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How to avoid a motor vehicle breakdown

Published:Sunday | July 28, 2019 | 12:00 AMPaul Glenroy Messam - Automotives Writer

Sophia Dean, who has been driving the defensive way for 11 years, is of the view that having one’s car break down in the middle of road repairs, is most unfortunate. Keeping one’s motor vehicle in almost perfect shape and should be the primary aim of every good driver.

Donovan Morgan is an experienced St Catherine driver, who has been driving for over 13 years, accident free. He is also one who takes pride in keeping his car in top shape and was beaming with pride when he spoke to the Gleaner’s Automotives recently.

“One should keep his car, old or new, in excellent condition to prevent sudden breakdown on the roads,” advises Morgan, who drives a 2017 Toyota.

“Like any other craftsman, the driver does his best to keep it in very good working condition.”

According to Morgan, he keeps a tool pan in his trunk, pays attention to warning signs and lights, and services the vehicle on a timely basis.

“When a car breaks down or fails to start, it could be an electrical problem, fuel problem, or overheating problem,” says Keith Amechanic with over 20 years of experience in the motoring world.

It is better to take precautions rather than wait until it’s too late,” advised Austin. “This certainly applies to car care,” he adds, as he reminds us of a few checks to make in order to avoid unnecessary and worrying breakdowns.

1. Check the oil, motor oil is described as the life blood of the vehicle. Neglecting to check it could be serious. Check the dip stick to ensure that the oil is between the ‘add’ and the ‘full’ marks.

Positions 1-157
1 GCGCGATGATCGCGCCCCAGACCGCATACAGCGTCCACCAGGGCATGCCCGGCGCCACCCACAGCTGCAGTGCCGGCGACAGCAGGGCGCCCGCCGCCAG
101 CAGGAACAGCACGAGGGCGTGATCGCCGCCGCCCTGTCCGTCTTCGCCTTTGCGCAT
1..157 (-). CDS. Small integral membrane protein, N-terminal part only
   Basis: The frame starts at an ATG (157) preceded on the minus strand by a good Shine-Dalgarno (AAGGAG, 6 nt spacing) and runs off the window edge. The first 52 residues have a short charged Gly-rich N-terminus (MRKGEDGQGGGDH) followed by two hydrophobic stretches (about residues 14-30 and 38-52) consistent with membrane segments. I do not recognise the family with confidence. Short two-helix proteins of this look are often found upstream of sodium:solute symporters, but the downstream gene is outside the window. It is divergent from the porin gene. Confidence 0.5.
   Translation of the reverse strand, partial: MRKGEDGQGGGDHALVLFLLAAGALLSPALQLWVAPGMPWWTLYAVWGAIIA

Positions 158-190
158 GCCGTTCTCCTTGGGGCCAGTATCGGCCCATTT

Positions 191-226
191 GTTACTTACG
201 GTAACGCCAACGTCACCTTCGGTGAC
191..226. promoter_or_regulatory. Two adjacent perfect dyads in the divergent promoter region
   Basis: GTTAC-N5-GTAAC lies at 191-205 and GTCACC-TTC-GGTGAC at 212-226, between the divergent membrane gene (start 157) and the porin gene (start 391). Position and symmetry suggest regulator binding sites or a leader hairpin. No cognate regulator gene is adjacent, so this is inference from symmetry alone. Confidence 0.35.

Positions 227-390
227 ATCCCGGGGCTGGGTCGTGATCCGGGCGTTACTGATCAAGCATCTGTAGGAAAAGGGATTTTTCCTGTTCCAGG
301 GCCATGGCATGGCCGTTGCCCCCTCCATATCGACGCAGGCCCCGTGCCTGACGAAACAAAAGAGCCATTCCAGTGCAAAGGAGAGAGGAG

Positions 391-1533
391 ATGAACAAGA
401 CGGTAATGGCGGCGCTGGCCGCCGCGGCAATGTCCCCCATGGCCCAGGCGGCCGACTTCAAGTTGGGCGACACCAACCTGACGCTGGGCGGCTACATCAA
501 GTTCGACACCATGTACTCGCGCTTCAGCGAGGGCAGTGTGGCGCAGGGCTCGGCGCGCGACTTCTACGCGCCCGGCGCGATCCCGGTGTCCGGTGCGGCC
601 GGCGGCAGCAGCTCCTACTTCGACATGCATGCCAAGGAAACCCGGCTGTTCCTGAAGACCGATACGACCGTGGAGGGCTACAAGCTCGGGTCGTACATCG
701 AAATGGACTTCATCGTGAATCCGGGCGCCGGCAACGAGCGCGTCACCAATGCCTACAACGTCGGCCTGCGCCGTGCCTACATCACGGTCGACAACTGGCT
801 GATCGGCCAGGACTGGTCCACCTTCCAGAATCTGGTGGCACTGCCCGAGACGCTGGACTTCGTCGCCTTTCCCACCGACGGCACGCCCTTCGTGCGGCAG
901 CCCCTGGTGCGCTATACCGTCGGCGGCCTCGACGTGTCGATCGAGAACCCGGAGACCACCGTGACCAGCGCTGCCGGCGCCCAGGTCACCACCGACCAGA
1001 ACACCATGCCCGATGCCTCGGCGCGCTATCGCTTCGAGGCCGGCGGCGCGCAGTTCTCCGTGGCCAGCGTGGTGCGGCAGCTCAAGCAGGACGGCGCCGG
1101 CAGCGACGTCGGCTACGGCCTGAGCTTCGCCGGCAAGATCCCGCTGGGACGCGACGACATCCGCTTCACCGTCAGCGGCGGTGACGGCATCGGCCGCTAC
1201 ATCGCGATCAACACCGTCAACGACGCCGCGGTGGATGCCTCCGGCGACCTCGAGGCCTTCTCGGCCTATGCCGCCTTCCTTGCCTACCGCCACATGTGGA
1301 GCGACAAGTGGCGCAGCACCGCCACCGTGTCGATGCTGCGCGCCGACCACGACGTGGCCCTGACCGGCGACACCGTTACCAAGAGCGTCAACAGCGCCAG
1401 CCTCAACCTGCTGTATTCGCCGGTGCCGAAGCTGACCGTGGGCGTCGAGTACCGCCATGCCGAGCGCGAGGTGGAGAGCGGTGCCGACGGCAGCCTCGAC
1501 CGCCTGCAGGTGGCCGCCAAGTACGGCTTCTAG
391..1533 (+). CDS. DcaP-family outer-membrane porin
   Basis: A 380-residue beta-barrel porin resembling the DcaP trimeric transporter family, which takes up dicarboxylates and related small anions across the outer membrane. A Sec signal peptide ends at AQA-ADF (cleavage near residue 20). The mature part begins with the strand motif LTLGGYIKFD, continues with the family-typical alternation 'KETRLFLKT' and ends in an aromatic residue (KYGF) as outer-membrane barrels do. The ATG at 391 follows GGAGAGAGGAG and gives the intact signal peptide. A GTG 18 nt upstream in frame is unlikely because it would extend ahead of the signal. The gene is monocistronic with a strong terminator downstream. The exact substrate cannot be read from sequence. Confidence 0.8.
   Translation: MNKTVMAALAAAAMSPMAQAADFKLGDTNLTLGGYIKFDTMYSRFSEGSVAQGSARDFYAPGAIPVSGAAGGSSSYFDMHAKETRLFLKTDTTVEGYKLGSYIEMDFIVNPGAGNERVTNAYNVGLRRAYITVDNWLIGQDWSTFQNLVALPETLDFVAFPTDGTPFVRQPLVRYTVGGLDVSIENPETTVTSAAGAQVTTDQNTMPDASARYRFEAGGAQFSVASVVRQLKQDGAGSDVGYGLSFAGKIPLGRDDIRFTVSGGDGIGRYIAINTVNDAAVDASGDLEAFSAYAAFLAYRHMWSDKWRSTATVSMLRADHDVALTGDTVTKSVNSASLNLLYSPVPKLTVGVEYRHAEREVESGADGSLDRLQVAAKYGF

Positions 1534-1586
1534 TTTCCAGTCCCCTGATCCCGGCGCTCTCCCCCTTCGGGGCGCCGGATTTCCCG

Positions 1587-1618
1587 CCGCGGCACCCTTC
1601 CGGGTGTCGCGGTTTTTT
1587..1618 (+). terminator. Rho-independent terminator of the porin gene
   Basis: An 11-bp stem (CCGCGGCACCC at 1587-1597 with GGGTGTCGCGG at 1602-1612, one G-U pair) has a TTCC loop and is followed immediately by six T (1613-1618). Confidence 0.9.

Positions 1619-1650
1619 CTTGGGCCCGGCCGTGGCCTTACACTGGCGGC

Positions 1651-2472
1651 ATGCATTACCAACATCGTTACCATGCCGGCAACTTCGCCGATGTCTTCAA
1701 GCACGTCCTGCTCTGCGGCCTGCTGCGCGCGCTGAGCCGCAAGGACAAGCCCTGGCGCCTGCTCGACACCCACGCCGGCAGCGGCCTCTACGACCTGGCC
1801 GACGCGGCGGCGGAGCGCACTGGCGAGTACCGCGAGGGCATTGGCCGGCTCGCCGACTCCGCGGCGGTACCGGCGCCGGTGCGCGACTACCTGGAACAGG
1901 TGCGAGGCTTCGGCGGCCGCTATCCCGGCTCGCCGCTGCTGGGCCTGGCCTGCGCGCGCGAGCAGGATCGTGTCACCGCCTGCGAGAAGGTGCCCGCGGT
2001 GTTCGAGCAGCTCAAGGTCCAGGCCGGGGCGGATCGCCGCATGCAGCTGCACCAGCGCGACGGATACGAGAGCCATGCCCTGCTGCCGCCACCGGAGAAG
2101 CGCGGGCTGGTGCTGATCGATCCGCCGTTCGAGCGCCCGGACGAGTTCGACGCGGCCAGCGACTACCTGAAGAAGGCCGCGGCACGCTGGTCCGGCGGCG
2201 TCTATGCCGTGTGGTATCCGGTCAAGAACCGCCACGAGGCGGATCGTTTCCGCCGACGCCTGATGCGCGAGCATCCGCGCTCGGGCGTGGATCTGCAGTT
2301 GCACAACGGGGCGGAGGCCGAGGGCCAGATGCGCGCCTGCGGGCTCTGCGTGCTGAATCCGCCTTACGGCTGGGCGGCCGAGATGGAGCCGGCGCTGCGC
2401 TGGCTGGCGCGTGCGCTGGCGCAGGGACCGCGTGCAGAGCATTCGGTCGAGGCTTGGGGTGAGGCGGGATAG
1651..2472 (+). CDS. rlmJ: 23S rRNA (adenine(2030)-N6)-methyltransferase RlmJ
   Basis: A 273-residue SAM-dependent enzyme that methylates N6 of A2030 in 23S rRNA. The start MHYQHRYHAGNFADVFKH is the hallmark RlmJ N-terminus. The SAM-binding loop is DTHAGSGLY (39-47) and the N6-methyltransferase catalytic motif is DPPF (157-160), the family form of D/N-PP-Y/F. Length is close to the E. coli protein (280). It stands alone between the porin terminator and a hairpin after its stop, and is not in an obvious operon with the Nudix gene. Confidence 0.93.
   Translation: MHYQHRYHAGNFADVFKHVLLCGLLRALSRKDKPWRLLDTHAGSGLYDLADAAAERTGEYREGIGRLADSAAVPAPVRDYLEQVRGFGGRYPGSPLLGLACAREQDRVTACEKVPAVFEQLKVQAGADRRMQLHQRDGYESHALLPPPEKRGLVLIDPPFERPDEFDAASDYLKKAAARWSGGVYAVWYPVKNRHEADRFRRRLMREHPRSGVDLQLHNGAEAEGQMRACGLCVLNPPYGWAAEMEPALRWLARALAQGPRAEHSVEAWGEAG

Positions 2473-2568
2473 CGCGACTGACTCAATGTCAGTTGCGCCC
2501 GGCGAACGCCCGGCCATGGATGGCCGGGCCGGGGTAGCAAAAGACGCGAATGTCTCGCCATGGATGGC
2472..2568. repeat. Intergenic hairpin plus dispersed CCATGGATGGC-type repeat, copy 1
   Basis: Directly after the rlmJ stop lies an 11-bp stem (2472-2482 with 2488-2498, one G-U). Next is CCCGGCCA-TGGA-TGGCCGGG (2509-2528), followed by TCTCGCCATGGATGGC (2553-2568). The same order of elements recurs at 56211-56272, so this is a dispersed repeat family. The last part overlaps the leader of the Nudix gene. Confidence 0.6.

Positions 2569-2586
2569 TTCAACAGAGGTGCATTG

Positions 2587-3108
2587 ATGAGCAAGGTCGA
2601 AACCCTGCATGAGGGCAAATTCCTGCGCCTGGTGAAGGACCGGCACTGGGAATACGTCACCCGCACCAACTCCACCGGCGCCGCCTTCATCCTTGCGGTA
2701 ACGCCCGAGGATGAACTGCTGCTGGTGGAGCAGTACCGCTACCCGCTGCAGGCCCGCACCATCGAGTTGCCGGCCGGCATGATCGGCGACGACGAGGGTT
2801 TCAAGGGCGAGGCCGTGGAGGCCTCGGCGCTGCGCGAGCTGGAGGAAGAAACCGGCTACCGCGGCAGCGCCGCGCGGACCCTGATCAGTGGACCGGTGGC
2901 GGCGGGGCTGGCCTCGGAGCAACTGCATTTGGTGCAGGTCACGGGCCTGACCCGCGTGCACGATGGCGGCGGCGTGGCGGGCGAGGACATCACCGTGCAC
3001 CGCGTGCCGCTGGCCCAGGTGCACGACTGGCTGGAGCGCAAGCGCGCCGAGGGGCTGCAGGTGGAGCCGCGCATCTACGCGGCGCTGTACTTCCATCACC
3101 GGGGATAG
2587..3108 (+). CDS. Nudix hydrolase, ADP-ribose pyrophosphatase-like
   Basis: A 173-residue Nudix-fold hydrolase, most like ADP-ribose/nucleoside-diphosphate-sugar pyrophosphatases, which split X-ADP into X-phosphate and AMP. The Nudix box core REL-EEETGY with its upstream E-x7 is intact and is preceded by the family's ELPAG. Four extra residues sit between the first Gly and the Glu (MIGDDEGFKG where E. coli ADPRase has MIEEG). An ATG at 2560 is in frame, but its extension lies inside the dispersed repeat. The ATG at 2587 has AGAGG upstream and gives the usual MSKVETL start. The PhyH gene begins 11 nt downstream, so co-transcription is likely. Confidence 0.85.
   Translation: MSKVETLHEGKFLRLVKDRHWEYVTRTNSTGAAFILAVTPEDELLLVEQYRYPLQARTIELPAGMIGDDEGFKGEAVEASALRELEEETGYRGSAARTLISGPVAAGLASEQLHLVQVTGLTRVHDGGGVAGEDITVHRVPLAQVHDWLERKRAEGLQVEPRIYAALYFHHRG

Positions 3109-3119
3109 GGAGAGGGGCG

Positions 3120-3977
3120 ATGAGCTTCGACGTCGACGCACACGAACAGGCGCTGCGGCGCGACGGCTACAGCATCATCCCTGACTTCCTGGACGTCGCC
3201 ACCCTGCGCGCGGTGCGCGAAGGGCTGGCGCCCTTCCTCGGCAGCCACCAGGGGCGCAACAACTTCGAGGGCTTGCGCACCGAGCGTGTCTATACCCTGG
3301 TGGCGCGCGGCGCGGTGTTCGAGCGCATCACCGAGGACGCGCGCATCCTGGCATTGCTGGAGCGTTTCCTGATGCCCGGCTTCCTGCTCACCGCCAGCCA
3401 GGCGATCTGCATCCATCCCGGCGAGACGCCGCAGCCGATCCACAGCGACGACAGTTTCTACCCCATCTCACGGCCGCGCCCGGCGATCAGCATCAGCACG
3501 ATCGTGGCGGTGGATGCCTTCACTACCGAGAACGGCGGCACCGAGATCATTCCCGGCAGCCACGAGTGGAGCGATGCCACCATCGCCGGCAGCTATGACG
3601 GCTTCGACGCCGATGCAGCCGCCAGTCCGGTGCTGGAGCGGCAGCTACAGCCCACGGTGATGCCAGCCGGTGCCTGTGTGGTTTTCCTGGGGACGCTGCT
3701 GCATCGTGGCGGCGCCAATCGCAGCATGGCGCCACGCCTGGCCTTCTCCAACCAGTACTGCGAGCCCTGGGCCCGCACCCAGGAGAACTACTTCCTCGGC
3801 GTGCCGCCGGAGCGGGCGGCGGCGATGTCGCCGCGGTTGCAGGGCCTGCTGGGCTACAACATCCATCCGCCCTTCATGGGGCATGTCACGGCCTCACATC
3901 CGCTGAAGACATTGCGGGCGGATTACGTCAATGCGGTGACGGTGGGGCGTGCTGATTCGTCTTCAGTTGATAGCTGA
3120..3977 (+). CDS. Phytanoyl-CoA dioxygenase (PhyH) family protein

2. Check the belts by pressing down on each one with your thumb. They should give more than about a half of an inch. Also check to see if they are frayed or cracked. If they are, replace them.

3. Check the battery with caution. Depending on the type of battery, have it checked by a service department, or examine it to see if it has enough fluid. If it’s low, add fluid. Ensure that battery terminals are tightly connected and free from corrosion.

4. Check the cooling system. Make a check on the radiator hoses for leaks and cracks. Remember to have the cooling system checked by a competent person.

5. Check the tyres, ‘the shoes of the car.’ Examine to see if the air pressure is not enough. Check for signs of wear. If you are down to your last 1\116 of an inch of tread, you will be able to see the tread wear indicators. If they show across two or more grooves, get a new tyre before setting out on one’s long journey and be sure to have a good spare in the trunk of the motor vehicle.

6. Check the brakes. Push the pedal more than halfway down to the floor. Push down again and count to 10. If the pedal keeps going down, and down, you could have master cylinder worries. Also take note that with power brakes, the engine must be on for a test.

Here are some other essentials for motorists to check:

- Horn

- Windshields and wipers

- Instrument panel warning lights

- Outside lights

- Power steering fluid

- Emergency flashers

- Safety flares and reflectors

It was Dr Christopher Tufton, Minister of Health and Wellness, who once said, “prevention is not only better than cure, but it is much cheaper.”